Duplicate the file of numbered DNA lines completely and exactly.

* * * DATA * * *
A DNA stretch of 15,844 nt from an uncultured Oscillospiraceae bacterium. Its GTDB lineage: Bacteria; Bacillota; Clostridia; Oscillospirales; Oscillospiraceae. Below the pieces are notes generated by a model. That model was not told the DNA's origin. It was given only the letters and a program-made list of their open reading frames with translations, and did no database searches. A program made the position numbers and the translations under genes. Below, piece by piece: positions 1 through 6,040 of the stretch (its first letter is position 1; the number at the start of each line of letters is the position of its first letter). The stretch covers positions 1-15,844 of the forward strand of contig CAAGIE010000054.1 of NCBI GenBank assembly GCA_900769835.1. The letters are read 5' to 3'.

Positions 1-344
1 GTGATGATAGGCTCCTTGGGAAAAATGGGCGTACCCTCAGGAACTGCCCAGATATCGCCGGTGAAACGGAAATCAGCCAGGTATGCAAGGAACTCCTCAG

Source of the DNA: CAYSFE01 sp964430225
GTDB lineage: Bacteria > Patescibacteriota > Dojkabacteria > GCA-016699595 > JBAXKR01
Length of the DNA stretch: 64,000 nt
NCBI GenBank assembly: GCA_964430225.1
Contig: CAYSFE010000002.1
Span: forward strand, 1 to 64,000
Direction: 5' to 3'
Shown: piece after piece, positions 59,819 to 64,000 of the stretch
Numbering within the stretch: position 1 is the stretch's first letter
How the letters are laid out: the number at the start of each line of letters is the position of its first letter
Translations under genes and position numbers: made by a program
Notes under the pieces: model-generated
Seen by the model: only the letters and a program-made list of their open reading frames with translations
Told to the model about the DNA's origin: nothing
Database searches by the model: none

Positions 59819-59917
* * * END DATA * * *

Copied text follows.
A DNA stretch of 15,844 nt from an uncultured Oscillospiraceae bacterium. Its GTDB lineage: Bacteria; Bacillota; Clostridia; Oscillospirales; Oscillospiraceae. Below the pieces are notes generated by a model. That model was not told the DNA's origin. It was given only the letters and a program-made list of their open reading frames with translations, and did no database searches. A program made the position numbers and the translations under genes. Below, piece by piece: positions 1 through 6,040 of the stretch (its first letter is position 1; the number at the start of each line of letters is the position of its first letter). The stretch covers positions 1-15,844 of the forward strand of contig CAAGIE010000054.1 of NCBI GenBank assembly GCA_900769835.1. The letters are read 5' to 3'.

Positions 1-344
1 GTGATGATAGGCTCCTTGGGAAAAATGGGCGTACCCTCAGGAACTGCCCAGATATCGCCGGTGAAACGGAAATCAGCCAGGTATGCAAGGAACTCCTCAG

Source of the DNA: CAYSFE01 sp964430225
GTDB lineage: Bacteria > Patescibacteriota > Dojkabacteria > GCA-016699595 > JBAXKR01
Length of the DNA stretch: 64,000 nt
NCBI GenBank assembly: GCA_964430225.1
Contig: CAYSFE010000002.1
Span: forward strand, 1 to 64,000
Direction: 5' to 3'
Shown: piece after piece, positions 59,819 to 64,000 of the stretch
Numbering within the stretch: position 1 is the stretch's first letter
How the letters are laid out: the number at the start of each line of letters is the position of its first letter
Translations under genes and position numbers: made by a program
Notes under the pieces: model-generated
Seen by the model: only the letters and a program-made list of their open reading frames with translations
Told to the model about the DNA's origin: nothing
Database searches by the model: none

Positions 59819-59917